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Reducing acquisition time for MRI-based forensic age estimation

Overview of attention for article published in Scientific Reports, February 2018
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About this Attention Score

  • In the top 25% of all research outputs scored by Altmetric
  • High Attention Score compared to outputs of the same age (81st percentile)
  • High Attention Score compared to outputs of the same age and source (92nd percentile)

Mentioned by

blogs
1 blog
twitter
3 tweeters

Citations

dimensions_citation
4 Dimensions

Readers on

mendeley
19 Mendeley
Title
Reducing acquisition time for MRI-based forensic age estimation
Published in
Scientific Reports, February 2018
DOI 10.1038/s41598-018-20475-1
Pubmed ID
Authors

Bernhard Neumayer, Matthias Schloegl, Christian Payer, Thomas Widek, Sebastian Tschauner, Thomas Ehammer, Rudolf Stollberger, Martin Urschler

Abstract

Radiology-based estimation of a living person's unknown age has recently attracted increasing attention due to large numbers of undocumented immigrants entering Europe. To avoid the application of X-ray-based imaging techniques, magnetic resonance imaging (MRI) has been suggested as an alternative imaging modality. Unfortunately, MRI requires prolonged acquisition times, which potentially represents an additional stressor for young refugees. To eliminate this shortcoming, we investigated the degree of reduction in acquisition time that still led to reliable age estimates. Two radiologists randomly assessed original images and two sets of retrospectively undersampled data of 15 volunteers (N = 45 data sets) applying an established radiological age estimation method to images of the hand and wrist. Additionally, a neural network-based age estimation method analyzed four sets of further undersampled images from the 15 volunteers (N = 105 data sets). Furthermore, we compared retrospectively undersampled and acquired undersampled data for three volunteers. To assess reliability with increasing degree of undersampling, intra-rater and inter-rater agreement were analyzed computing signed differences and intra-class correlation. While our findings have to be confirmed by a larger prospective study, the results from both radiological and automatic age estimation showed that reliable age estimation was still possible for acquisition times of 15 seconds.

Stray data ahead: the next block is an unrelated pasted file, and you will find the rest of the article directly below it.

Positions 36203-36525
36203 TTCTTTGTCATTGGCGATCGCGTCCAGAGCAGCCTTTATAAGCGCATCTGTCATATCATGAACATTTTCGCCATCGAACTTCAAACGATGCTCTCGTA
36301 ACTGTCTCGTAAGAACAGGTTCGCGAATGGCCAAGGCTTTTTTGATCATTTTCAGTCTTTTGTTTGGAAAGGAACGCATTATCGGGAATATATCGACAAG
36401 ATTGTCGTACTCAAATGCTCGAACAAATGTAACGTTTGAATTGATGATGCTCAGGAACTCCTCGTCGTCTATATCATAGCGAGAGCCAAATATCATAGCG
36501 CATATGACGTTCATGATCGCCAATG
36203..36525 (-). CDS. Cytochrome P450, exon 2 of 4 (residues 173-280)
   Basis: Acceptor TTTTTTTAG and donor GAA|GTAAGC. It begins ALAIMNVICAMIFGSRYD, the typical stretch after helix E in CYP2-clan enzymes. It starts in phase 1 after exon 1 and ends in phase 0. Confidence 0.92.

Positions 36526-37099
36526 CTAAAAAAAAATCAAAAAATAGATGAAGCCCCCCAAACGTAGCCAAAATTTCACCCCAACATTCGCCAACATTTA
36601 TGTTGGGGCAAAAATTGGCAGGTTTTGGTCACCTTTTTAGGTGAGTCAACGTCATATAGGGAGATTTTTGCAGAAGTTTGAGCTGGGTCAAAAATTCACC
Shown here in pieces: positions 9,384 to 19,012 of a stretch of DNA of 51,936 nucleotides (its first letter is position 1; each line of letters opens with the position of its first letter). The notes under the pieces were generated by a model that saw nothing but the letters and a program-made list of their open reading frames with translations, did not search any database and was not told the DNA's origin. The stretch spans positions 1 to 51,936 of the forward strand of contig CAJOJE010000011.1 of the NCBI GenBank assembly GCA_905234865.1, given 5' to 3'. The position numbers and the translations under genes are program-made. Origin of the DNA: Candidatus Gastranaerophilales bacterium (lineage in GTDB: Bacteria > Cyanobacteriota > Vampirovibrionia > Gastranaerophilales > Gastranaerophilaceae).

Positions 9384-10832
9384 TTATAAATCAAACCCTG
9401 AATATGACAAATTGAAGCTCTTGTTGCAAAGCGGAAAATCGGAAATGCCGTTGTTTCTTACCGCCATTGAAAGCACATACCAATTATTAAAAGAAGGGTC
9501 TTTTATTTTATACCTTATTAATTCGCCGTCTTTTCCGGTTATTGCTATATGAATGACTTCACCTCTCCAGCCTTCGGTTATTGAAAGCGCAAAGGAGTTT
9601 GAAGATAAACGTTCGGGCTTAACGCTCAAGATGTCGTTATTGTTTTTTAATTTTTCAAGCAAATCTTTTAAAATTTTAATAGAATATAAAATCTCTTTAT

Twitter Demographics

The data shown below were collected from the profiles of 3 tweeters who shared this research output. Click here to find out more about how the information was compiled.

Mendeley readers

The data shown below were compiled from readership statistics for 19 Mendeley readers of this research output. Click here to see the associated Mendeley record.

Geographical breakdown

Country Count As %
Unknown 19 100%

Demographic breakdown

Readers by professional status Count As %
Student > Master 4 21%
Researcher 4 21%
Student > Bachelor 3 16%
Student > Ph. D. Student 2 11%
Lecturer > Senior Lecturer 1 5%
Other 2 11%
Unknown 3 16%
Readers by discipline Count As %
Medicine and Dentistry 6 32%
Engineering 4 21%
Computer Science 3 16%
Agricultural and Biological Sciences 1 5%
Nursing and Health Professions 1 5%
Other 0 0%
Unknown 4 21%

Attention Score in Context

This research output has an Altmetric Attention Score of 9. This is our high-level measure of the quality and quantity of online attention that it has received. This Attention Score, as well as the ranking and number of research outputs shown below, was calculated when the research output was last mentioned on 05 March 2018.
All research outputs
#1,933,984
of 13,789,144 outputs
Outputs from Scientific Reports
#15,091
of 68,967 outputs
Outputs of similar age
#66,999
of 356,494 outputs
Outputs of similar age from Scientific Reports
#1
of 14 outputs
Altmetric has tracked 13,789,144 research outputs across all sources so far. Compared to these this one has done well and is in the 85th percentile: it's in the top 25% of all research outputs ever tracked by Altmetric.
So far Altmetric has tracked 68,967 research outputs from this source. They typically receive a lot more attention than average, with a mean Attention Score of 15.6. This one has done well, scoring higher than 78% of its peers.
Older research outputs will score higher simply because they've had more time to accumulate mentions. To account for age we can compare this Altmetric Attention Score to the 356,494 tracked outputs that were published within six weeks on either side of this one in any source. This one has done well, scoring higher than 81% of its contemporaries.
We're also able to compare this research output to 14 others from the same source and published within six weeks on either side of this one. This one has done particularly well, scoring higher than 92% of its contemporaries.